Every once in a while, one of my children will misbehave. (Shocker.) Often when this happens, I will catch them. Frankly, my kids aren’t very bright about their misbehavior, having not yet learned the art of concealing their rebellion. (“No, dad, I didn’t eat the cake that was on the counter,” said my chocolate-mouthed progeny.) (more…)
On Sunday morning at Capitol City, we unpacked the glorious doctrine of justification by faith alone. Many churches like ours will celebrate this truth explicitly at some point this year as we recognize the 500th anniversary of Martin Luther’s 95 theses.
Justification by faith is the absolute heart of the gospel. No work of ours can ever make us right in God’s eyes. Only the perfect, finished work of Christ can. Nor can we add to Christ’s work. The gospel is not good news that says, “Now you must get to work.” It is good news that declares, “It is finished” (John 19:30). We can only accept Christ’s work for us – that’s where faith comes in. It is absolutely essential that we uphold and cherish the wonderful truth of justification by faith alone. (more…)
“Carson, you shouldn’t mess with the blinds when you are in bed,” I said to my four-year-old as I straightened the wildly askew blinds above his window.
Through his tears, he said, “I know, but I wanted to see outside.”
It was late, yet some of the neighborhood kids were playing in the yard outside his room. Always inquisitive, Carson wanted to see who was still awake at this late hour – and especially what game they were playing.
“I realize you wanted to see outside, Bud, but its late and you need to be asleep.”
The whole conversation started with his tearful admission to me that he had “broken” his window. Fortunately, tangled and twisted window blinds are easy enough to fix. My heart warmed to my little guy, clearly affected as he was by his misbehavior. Carson knows that he shouldn’t touch the blinds above his window, especially at night when he should be sleeping.
I pressed just a bit, wanting to clarify the rules. “I know you wanted to see outside, but remember that the blinds are fragile. When you are in bed, you need to sleep. And don’t touch the blinds, okay?” (more…)
“You’re on the wrong side of history.” This rhetorical jab, often thrown at those attempting to maintain a biblical view of marriage and human sexuality even as the surrounding culture moves further from that view, is a handy way to say, “Hurry up. You’re going to lose the debate eventually, so why not give up now?” When the tide of culture is turning, and when the new moral “normal” seems inevitable, this can feel like a foreceful argument, indeed.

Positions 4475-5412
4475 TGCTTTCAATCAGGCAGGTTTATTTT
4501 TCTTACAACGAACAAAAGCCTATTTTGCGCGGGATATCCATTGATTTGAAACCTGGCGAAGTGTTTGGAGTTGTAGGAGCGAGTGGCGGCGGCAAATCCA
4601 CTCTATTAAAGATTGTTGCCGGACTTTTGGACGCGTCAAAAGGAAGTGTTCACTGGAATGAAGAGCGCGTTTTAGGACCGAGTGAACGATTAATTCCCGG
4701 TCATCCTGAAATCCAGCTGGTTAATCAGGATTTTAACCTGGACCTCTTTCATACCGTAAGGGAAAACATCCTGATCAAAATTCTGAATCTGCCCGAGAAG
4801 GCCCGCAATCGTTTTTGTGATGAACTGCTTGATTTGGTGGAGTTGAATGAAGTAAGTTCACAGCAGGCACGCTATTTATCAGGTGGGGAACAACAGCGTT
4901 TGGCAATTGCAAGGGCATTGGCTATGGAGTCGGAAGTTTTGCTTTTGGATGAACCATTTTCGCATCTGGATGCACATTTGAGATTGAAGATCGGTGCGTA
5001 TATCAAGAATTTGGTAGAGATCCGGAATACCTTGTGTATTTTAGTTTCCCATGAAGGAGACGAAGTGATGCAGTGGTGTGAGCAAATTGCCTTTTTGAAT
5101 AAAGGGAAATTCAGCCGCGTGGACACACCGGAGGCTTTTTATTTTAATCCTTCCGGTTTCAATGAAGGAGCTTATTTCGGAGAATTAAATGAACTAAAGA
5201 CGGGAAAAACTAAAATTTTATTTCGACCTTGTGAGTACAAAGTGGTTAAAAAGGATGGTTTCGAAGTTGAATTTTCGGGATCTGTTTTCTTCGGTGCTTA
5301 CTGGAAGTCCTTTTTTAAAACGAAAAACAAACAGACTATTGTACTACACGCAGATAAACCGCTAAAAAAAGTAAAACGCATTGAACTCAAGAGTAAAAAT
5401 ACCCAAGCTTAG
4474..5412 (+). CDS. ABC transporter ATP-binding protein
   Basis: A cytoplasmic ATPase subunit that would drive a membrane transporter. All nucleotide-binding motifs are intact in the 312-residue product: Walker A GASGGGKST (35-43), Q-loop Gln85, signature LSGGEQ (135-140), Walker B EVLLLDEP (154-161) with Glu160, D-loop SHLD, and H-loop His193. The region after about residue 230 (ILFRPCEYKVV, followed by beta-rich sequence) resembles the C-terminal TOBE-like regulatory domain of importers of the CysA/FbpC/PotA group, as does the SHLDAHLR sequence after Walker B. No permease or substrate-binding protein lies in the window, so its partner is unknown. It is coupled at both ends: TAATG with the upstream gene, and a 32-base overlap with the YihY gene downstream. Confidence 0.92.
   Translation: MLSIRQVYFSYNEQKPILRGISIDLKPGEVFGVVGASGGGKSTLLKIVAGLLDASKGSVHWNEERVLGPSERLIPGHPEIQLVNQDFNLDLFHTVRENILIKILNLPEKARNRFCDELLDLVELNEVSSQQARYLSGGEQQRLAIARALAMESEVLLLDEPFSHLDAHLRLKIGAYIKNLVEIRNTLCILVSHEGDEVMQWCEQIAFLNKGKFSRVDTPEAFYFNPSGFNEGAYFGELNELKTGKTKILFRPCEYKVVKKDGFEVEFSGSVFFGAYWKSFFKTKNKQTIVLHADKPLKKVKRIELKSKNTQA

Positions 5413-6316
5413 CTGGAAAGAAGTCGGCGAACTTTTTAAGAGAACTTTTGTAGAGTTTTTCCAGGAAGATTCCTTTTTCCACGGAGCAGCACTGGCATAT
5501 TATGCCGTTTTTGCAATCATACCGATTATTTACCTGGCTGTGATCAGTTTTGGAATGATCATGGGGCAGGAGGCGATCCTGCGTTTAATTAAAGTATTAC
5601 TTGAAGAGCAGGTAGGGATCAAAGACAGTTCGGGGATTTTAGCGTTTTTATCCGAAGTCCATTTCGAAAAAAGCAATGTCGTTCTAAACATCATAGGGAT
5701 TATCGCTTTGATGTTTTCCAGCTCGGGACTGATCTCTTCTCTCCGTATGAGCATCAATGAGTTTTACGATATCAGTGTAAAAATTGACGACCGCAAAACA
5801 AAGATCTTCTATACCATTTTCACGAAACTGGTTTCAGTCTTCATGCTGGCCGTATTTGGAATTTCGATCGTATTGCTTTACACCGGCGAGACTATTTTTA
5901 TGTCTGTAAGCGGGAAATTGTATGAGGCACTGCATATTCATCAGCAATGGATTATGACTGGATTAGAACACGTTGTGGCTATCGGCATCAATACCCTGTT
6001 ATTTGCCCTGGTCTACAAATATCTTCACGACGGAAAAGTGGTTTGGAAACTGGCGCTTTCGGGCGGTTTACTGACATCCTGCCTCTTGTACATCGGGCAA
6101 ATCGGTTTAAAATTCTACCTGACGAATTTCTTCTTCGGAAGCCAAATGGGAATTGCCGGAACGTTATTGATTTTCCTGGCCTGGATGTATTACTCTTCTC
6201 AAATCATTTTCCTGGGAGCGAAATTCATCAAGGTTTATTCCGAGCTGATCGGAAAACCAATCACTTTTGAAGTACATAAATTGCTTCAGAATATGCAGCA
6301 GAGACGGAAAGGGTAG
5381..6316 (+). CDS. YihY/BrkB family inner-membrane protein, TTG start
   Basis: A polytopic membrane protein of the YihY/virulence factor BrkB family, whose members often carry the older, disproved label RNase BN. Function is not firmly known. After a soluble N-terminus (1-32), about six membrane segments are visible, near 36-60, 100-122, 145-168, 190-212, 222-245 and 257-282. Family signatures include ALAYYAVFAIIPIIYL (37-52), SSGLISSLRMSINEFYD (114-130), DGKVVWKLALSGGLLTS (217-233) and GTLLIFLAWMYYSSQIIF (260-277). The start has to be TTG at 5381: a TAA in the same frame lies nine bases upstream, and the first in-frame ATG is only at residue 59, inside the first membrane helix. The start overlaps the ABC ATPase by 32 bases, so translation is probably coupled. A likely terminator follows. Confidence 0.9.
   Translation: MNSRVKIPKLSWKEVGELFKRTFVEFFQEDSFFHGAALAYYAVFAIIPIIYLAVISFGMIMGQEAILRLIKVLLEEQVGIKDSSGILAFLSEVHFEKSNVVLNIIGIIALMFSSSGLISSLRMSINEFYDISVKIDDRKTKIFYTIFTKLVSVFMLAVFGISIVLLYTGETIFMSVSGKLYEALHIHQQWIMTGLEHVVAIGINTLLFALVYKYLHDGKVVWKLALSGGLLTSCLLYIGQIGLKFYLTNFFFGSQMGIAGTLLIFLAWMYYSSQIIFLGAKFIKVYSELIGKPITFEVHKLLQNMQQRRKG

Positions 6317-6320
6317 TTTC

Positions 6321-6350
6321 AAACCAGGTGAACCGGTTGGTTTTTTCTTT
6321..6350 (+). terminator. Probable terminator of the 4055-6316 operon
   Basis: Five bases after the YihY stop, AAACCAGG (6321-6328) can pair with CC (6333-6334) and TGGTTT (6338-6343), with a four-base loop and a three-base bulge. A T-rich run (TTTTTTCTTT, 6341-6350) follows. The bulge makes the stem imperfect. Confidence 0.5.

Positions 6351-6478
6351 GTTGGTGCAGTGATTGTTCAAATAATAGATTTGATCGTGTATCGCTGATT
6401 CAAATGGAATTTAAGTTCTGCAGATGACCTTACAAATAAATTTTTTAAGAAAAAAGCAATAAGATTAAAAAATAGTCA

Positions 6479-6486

But there is one problem: What makes us think that today is the day we should judge the right side or the wrong side of history? Yes, what we view as true and right and good today is different than it was even 100 years ago. But what if our view changes once again? And it will change once again. (more…)
When we pray, as Jesus taught us to, “Give us this day our daily bread” (Matt 6:11), we are trusting that the Lord will provide for our daily needs. Most clearly, Jesus has our physical and material needs in view. He wants his disciples to walk in daily dependence on the Lord for the material things we truly need in this life. God is the sovereign ruler of the world, and therefore, in his perfect love and wisdom, he provides his children with all that we need.
This abundant provision is not limited to material needs, however. (more…)
The joy in Luke 15 is striking.
A man loses his sheep, only one of one hundred. But he goes searching for it. “And when he has found it, he lays it on his shoulders, rejoicing” (15:5). Then he calls to all his friends: “Rejoice with me, for I have found my sheep that was lost” (15:6). Then they celebrate, and Jesus says, “Just so, I tell you, there will be more joy in heaven over one sinner who repents than over ninety-nine righteous persons who need no repentance” (15:7). A sheep is lost and then found. The shepherd parties. Sinners are lost and then, through the gospel, found. All the angels party. (more…)
Jesus never wavered.
I know that some take his prayer from the Garden of Gethsemane (Matt 26:39) as a sign that he desired some outcome other than the cross, but the idea doesn’t pass muster. In Gethsemane Jesus revealed the deep anguish to his soul that the cross represented, however he was relentless in his perfect obedience and submission to the Father: “My Father, if this cannot pass unless I drink it, your will be done” (Matt 26:42). Jesus was utterly committed to going to the cross. He never wavered.
The Gospel of Luke makes this beautifully clear, beginning in Luke 9:51-53: (more…)